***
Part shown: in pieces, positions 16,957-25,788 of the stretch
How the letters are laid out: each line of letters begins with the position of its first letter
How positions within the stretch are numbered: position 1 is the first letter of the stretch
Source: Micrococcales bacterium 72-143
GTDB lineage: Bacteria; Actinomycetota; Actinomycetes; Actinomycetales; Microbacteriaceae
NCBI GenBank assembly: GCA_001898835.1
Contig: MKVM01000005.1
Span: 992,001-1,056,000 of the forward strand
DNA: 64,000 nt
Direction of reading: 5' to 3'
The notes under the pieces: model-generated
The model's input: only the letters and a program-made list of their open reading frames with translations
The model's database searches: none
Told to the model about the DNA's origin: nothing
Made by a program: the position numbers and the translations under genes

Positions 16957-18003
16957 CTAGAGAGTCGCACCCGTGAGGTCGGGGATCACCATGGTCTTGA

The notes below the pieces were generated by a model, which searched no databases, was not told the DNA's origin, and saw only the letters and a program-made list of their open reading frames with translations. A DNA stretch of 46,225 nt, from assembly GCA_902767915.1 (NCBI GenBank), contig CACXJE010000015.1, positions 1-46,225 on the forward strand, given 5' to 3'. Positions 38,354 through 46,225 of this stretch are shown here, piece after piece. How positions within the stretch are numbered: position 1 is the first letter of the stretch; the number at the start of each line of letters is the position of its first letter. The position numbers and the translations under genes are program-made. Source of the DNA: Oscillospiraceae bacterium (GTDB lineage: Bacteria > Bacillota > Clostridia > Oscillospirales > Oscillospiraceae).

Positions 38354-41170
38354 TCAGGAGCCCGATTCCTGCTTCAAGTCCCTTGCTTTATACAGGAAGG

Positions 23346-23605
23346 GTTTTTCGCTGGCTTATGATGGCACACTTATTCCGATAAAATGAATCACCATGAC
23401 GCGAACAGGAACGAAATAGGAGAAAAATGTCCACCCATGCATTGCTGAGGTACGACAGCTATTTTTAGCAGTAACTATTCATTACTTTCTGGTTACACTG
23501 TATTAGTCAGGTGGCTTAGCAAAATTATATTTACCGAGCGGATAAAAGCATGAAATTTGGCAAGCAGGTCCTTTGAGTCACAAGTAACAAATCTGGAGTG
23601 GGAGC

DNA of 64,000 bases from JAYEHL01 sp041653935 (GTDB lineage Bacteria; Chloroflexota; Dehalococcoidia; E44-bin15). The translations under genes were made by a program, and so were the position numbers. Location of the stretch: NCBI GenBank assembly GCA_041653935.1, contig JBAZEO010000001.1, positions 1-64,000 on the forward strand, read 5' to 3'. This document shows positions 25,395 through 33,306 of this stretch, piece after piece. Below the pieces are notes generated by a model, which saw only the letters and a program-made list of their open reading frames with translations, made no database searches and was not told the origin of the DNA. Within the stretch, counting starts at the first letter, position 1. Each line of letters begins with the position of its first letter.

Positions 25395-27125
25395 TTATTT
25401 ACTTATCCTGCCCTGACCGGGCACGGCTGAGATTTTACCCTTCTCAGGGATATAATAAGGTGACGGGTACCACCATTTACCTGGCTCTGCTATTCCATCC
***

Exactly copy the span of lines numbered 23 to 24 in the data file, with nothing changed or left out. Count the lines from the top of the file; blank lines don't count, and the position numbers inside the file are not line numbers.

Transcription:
23401 GCGAACAGGAACGAAATAGGAGAAAAATGTCCACCCATGCATTGCTGAGGTACGACAGCTATTTTTAGCAGTAACTATTCATTACTTTCTGGTTACACTG
23501 TATTAGTCAGGTGGCTTAGCAAAATTATATTTACCGAGCGGATAAAAGCATGAAATTTGGCAAGCAGGTCCTTTGAGTCACAAGTAACAAATCTGGAGTG